IASSIST Regional Report 2003-2004
University of Guelph
Being my first report for IASSIST I wasn’t sure where to begin. As usual, there seems to have been so many things on the go it is always difficult to keep track of all of them. I have tried to solicit feedback from the community and if I forgot to highlight something it is not that I didn’t deem it significant, just that I didn’t know about it or I just missed it.
This is in no particular order:
CAPDU - The Canadian Association of Public Data Users will be meeting immediately after IASSIST this year at the University of Manitoba. The meetings will be held together with the Association of Canadian Map Libraries and Archives in conjunction with the Canadian Federation for the Humanities and Social Sciences Congress.
A preliminary program is available here:
Topics being discussed include such things as, Historical Census Data, RDC’ in your backyard, Manitoba Land Initiative, Data Education in the Classroom and On-line GIS - Web Applications for Geospatial data dissemination.
NDA - There is little to report on the National Data Archive. Bernard Shapiro, the ex-Principal of McGill University who was to head an implementation committee for SSHRC and the National Archivist, has been appointed as the Federal Ethics Commissioner. One wonders if he’ll also have time to work on a National Data Archive. The implementation committee may have ended before it even started. A new task force has been created to investigate open and long-term access to data coming from the natural and health sciences. David Strong, a geologist and past President of the University of Victoria, is heading this study. Chuck Humphrey represents the data community on this task force.
DDI - A National ad hoc working group has been set up to look at issues surrounding the creation of DDI materials for Canadian data. CANDDI is an on-line discussion forum, but several members have met at regional training sessions in Montreal and Kingston. The group will meet again in Winnipeg. One of the major tasks the group would like to see is the defining of a subset of the DDI tags that could be used as a standard to create DDI markup for holdings at Canadian data centres.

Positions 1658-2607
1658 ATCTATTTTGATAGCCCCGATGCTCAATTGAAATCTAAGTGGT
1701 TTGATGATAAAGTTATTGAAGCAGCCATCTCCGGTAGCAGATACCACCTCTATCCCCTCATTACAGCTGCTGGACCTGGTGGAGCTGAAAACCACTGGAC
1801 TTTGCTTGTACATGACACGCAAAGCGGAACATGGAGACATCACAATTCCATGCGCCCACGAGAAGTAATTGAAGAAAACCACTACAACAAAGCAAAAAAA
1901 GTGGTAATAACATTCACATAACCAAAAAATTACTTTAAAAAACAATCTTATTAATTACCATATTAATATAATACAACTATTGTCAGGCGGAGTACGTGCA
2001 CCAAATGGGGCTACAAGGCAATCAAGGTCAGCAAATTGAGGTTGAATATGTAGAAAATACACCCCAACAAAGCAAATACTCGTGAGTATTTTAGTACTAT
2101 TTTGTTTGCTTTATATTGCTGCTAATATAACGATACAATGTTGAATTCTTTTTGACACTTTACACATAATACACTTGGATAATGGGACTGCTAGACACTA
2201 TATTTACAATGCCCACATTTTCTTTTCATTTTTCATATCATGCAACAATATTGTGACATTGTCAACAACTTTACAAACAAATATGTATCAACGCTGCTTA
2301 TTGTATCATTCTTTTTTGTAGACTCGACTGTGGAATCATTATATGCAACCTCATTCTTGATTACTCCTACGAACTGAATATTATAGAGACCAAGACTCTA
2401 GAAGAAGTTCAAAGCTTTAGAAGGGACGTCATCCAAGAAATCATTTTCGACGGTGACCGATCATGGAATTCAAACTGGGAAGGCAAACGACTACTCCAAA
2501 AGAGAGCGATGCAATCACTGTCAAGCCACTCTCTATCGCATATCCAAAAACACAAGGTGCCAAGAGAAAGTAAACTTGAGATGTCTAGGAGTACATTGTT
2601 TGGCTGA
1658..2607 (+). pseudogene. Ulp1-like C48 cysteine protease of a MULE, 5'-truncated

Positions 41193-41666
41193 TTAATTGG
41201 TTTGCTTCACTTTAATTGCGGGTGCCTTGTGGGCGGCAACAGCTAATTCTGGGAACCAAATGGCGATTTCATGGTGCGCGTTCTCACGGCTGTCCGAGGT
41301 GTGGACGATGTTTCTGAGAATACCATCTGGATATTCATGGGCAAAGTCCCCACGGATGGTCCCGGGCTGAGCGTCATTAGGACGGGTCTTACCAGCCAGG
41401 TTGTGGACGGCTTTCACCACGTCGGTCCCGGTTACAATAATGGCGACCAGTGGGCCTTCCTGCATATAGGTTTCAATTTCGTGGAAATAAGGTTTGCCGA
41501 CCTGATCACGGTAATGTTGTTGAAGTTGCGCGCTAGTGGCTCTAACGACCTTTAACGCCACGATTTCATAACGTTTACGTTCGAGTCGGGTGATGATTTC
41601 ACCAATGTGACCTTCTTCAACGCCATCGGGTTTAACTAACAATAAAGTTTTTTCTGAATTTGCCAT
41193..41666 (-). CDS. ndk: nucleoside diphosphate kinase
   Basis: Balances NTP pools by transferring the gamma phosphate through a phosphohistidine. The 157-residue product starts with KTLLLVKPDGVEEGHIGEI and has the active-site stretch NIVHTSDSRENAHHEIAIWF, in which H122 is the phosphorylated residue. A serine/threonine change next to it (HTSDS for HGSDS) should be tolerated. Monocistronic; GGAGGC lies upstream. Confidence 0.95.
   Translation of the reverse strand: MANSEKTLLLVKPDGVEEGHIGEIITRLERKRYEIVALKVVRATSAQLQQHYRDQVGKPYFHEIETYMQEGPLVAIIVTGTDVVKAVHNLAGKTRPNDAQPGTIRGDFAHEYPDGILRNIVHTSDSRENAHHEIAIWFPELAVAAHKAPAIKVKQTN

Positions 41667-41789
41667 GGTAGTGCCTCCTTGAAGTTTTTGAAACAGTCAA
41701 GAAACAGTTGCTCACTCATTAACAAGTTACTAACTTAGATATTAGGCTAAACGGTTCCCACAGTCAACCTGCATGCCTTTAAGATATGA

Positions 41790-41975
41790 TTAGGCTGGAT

Nesstar - There is a slow but steady uptake of using the Nesstar server and its publishing tools. Statistics Canada has purchased 3 copies of the Nesstar software and is focusing on using it in the Ottawa area RDC and the DLI. There was also a 3-day training session held in Ottawa where six of Statistics Canada’s authoring divisions were in attendance. We can only hope that the idea of DDI catches on and we begin to see the producers of data creating good quality, re-usable metadata.
As well, the University of Alberta has mounted several local data sets on a Nesstar server and the University of Guelph is in the process of moving 600+ data sets from their home grown retrieval system to Nesstar. Staff have been playing with the Nesstar Publisher to mark up many of the major Canadian surveys in order to get a better sense of our needs and the potential. This information is helping feed the CANDDI group. Carleton University has written a grant proposal that, if successful, will result in a database of surveys with a focus on youth.
RDC’s - Research Data Centres will be expanding to 12 next year. Sites like Manitoba, Western and Carleton/Ottawa U are either already established or in the process of being established. However, there are still large areas under serviced. There is early discussion of developing “satellite” centres, for Universities who are partners in an RDC, but don’t have an RDC on their campus. Things are also looking more promising in terms of finding RDC’s a place within the data community, as opposed to being external. Individuals like Chuck Humphrey and Wendy Watkins have attended national meetings of the RDC’s and have worked to highlight the issues and encourage collaboration between the RDC’s and the DLI community.